If a Will is only notarized and not signed by witnesses, is it still valid?

Can it be contested?

Asked on September 19, 2015 under Estate Planning, Arizona

Answers:

M.D., Member, California and New York Bar / FreeAdvice Contributing Attorney

Answered 5 years ago | Contributor

A Will need not be notarized in order to be valid. Sometimes there is something known as a "self-proving Will" or "self-proving affidavit" which is attached to the Will that must be notarized. If the self-proving Will/affidavit is not executed the Will itself still stands, only the self-proving aspect fails.
Note A self-proving Will, or a self-proving affidavit attached to a Will, certifies that the witnesses and testator i.e. maker properly signed the Will. A self-proving Will/affidavit makes it easy for the court to accept the document as the true Will of the testator, avoiding the delay and cost of locating witnesses at the time of probate.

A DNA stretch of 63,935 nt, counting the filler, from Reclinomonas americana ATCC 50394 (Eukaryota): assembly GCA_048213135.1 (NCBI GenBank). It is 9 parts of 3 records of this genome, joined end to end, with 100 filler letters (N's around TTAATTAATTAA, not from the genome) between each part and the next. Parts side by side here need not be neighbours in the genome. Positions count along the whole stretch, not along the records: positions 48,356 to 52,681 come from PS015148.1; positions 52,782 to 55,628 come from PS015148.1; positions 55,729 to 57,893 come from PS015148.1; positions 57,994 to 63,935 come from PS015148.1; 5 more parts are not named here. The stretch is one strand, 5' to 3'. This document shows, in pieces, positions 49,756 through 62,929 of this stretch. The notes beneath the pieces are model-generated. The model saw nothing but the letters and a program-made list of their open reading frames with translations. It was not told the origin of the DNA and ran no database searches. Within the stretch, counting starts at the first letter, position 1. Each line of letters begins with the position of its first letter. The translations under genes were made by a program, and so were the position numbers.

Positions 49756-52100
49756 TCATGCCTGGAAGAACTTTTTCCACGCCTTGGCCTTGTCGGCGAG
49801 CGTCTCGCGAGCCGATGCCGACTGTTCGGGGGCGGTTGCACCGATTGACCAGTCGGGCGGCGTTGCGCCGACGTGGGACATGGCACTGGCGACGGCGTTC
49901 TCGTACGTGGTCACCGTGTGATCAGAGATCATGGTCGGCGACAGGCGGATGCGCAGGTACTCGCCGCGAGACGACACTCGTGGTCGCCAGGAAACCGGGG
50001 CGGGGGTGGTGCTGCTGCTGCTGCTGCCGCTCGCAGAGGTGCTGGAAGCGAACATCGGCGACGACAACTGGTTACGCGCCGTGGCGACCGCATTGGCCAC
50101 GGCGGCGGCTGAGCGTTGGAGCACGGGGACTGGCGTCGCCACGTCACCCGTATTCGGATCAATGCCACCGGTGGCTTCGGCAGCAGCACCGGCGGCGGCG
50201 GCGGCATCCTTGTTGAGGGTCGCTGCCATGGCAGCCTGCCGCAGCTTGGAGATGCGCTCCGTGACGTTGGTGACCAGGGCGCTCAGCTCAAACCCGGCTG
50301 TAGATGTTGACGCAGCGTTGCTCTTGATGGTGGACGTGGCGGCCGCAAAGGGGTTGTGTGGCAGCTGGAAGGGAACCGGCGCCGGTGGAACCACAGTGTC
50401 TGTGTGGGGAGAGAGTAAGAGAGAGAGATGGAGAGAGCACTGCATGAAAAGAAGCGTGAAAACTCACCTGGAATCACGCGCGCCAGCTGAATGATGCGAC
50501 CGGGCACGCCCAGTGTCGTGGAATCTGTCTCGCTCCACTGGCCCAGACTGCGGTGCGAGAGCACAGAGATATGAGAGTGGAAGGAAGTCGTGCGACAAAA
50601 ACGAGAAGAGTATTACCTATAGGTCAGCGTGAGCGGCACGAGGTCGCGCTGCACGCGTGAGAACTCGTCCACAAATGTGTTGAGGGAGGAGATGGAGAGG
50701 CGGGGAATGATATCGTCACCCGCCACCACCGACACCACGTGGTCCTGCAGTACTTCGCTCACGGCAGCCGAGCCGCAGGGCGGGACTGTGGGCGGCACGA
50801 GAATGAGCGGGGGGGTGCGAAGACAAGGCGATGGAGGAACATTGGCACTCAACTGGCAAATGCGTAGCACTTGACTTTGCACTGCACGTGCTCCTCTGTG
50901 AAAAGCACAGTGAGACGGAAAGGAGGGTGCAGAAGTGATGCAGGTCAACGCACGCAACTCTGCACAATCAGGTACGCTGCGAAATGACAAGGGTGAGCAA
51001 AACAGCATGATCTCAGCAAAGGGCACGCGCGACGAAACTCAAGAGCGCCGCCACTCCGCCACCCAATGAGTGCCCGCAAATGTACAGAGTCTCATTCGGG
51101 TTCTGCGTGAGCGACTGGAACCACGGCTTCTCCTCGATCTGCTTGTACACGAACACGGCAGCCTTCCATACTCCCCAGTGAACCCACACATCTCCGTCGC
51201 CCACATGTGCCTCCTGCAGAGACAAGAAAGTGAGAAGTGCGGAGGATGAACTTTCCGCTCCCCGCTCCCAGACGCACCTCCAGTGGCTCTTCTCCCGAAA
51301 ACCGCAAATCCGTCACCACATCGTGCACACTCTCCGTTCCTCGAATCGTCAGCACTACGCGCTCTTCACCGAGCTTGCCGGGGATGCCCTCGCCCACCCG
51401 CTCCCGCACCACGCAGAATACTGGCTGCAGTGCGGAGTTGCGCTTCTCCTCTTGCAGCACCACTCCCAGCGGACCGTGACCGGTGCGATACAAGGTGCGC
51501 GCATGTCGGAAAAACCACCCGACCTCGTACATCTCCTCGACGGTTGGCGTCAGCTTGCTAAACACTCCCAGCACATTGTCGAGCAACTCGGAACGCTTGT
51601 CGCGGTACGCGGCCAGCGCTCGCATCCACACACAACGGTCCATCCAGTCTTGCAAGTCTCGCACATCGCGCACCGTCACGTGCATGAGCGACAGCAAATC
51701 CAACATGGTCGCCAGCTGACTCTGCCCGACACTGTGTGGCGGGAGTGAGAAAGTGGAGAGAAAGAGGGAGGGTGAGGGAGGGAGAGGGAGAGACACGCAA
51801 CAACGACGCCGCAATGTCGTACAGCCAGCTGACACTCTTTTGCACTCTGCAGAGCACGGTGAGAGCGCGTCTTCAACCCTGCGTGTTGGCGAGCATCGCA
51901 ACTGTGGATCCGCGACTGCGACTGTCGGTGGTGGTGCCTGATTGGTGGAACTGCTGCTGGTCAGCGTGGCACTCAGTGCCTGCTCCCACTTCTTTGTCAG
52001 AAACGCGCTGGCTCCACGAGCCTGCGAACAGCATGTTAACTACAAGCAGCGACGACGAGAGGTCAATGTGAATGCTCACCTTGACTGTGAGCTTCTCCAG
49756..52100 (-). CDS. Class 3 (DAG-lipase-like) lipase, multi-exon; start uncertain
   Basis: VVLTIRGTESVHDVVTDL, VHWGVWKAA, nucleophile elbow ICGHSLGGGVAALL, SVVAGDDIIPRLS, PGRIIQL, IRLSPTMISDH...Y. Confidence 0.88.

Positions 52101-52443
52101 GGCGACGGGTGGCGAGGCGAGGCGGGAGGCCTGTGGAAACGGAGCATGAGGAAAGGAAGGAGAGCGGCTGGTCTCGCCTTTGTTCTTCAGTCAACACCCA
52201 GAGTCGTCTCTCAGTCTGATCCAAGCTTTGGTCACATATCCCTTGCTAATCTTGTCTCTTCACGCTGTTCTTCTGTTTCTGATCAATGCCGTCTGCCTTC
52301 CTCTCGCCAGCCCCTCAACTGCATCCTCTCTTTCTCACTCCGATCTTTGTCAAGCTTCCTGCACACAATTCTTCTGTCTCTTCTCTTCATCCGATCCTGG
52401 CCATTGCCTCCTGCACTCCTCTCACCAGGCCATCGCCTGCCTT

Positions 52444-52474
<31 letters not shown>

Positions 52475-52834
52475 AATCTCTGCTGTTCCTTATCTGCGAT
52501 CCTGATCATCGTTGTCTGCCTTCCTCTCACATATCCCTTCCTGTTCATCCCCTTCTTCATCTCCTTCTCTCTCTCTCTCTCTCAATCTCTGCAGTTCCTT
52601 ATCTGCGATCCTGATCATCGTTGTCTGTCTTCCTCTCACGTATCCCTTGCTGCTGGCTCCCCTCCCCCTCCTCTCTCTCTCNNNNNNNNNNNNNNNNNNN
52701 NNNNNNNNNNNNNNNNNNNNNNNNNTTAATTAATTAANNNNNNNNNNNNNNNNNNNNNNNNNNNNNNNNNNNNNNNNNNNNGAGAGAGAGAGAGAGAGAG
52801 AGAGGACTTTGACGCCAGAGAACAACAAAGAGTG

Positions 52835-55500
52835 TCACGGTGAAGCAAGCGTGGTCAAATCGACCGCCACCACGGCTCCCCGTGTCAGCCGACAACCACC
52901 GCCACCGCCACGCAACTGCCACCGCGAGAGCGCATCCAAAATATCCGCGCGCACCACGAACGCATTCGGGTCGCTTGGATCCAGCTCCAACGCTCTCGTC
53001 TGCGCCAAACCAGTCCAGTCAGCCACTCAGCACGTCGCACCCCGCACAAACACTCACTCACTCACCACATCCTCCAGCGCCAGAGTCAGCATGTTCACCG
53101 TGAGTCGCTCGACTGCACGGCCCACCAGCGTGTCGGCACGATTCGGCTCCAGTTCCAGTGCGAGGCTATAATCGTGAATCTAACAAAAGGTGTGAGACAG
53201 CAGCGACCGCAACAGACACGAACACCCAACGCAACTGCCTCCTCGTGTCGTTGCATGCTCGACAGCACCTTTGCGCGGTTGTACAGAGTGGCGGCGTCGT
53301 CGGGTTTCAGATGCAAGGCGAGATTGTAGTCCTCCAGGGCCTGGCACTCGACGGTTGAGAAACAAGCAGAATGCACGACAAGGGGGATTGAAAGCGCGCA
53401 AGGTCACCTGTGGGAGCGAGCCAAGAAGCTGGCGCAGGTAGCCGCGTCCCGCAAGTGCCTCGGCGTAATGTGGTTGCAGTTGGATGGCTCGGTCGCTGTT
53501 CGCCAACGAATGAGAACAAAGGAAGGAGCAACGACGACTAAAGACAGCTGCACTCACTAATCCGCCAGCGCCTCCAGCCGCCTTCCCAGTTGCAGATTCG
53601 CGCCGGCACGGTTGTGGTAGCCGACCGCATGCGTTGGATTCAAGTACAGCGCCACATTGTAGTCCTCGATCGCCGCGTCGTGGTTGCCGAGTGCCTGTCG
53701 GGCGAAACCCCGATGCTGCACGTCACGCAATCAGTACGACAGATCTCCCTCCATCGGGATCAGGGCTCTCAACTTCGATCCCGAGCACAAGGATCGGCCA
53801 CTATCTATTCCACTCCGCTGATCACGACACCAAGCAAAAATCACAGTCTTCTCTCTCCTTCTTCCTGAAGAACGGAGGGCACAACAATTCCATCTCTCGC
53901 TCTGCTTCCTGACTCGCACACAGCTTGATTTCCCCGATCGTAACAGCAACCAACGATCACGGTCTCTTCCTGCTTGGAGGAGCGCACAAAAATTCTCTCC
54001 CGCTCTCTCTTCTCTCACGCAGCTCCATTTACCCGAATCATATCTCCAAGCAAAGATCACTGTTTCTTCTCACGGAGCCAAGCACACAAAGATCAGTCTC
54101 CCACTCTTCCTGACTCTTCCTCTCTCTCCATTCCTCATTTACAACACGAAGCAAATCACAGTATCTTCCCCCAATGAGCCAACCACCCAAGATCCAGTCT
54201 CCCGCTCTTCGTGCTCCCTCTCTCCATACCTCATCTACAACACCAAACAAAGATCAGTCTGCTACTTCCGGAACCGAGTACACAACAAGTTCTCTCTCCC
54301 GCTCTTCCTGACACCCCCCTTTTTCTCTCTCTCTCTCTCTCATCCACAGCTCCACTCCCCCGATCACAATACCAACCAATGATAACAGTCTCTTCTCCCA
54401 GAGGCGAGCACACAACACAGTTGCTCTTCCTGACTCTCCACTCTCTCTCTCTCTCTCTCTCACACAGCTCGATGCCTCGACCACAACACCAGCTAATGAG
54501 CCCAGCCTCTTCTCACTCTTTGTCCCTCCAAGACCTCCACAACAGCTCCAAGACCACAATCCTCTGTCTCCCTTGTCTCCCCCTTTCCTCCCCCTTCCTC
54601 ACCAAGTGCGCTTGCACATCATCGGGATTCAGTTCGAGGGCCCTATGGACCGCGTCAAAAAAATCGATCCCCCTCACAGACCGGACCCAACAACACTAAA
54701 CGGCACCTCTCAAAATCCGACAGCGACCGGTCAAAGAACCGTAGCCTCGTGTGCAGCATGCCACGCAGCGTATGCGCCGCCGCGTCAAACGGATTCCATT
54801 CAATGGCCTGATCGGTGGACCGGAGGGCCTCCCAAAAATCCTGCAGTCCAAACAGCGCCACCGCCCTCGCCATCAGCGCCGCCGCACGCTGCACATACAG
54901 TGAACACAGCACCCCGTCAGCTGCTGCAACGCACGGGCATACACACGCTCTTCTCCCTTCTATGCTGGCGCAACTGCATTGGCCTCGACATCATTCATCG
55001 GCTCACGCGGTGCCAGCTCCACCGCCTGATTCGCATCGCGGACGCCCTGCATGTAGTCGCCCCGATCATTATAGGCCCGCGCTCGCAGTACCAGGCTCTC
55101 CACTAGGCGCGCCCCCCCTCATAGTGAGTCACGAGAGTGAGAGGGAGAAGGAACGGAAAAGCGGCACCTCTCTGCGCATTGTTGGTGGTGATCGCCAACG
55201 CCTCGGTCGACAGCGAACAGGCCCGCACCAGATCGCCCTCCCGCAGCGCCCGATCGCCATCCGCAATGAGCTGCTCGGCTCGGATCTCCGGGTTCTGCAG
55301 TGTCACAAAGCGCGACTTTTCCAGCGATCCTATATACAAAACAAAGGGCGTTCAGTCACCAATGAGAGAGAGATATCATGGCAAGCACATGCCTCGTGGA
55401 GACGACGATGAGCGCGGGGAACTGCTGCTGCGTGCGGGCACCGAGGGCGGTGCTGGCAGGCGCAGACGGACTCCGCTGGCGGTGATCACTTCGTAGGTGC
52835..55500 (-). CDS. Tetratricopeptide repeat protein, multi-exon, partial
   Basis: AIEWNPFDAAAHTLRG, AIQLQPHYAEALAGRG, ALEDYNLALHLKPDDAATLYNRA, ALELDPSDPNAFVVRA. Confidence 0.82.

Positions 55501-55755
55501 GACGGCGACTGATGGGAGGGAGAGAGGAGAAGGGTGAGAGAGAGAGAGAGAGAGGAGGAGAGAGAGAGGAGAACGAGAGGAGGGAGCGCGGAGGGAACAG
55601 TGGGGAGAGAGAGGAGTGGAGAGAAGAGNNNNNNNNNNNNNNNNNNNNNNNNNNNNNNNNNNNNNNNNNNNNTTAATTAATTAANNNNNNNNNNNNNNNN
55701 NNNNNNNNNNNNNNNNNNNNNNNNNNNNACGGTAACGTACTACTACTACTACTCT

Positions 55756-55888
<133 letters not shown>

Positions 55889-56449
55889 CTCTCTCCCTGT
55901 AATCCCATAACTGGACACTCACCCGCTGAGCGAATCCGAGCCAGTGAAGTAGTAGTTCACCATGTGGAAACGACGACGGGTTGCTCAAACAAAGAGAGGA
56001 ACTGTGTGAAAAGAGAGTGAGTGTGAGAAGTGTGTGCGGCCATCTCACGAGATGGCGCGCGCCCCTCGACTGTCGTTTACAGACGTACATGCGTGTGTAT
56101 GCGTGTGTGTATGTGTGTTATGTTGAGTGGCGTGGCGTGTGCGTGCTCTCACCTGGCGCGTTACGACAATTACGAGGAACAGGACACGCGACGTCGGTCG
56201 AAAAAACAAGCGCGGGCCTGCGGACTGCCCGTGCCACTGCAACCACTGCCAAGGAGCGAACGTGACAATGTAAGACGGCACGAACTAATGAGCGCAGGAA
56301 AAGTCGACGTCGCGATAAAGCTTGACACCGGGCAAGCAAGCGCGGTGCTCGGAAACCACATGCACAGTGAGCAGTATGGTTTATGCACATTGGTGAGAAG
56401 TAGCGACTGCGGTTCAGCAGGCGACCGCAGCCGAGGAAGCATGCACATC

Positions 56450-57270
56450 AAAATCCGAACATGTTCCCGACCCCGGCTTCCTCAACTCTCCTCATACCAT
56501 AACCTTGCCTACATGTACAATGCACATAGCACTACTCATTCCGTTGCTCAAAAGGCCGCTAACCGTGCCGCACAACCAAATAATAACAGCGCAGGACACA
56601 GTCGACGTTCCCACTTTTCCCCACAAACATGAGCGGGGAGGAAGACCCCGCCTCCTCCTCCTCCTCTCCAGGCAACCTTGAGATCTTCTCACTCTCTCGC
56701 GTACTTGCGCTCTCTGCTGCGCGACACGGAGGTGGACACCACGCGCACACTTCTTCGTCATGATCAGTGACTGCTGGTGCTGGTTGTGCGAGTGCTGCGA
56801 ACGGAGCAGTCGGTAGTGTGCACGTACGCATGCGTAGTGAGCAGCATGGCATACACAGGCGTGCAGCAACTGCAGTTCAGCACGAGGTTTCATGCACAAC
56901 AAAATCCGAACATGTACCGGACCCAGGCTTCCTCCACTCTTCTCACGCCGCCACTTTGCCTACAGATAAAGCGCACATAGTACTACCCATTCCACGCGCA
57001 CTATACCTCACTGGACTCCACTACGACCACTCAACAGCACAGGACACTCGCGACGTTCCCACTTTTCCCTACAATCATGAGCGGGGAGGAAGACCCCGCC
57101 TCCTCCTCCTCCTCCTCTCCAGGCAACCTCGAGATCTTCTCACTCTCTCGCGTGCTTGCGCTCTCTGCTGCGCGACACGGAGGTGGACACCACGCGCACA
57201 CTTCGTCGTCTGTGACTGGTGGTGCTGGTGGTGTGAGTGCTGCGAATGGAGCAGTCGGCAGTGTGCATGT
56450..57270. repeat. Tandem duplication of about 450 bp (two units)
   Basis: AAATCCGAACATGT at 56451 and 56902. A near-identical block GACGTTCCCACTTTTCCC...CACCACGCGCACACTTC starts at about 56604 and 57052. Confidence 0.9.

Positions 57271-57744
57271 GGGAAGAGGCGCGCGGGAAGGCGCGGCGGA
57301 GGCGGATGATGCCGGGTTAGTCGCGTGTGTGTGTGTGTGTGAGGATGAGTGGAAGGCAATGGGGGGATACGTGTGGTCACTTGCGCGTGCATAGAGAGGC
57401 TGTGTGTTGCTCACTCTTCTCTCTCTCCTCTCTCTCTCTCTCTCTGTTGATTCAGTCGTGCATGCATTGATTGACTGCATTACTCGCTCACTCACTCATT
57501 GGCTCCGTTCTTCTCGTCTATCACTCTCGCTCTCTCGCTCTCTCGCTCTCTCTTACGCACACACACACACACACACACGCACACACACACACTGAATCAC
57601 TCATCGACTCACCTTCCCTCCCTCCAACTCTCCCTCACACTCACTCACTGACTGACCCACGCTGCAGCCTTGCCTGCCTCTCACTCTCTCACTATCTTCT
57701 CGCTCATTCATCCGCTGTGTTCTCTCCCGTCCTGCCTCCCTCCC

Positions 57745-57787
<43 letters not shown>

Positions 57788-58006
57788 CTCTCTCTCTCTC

As for your specific situation, in order to be clear of your rights under specific state law, you may want to consult directly with a probate attorney. Theycan best advise you further.


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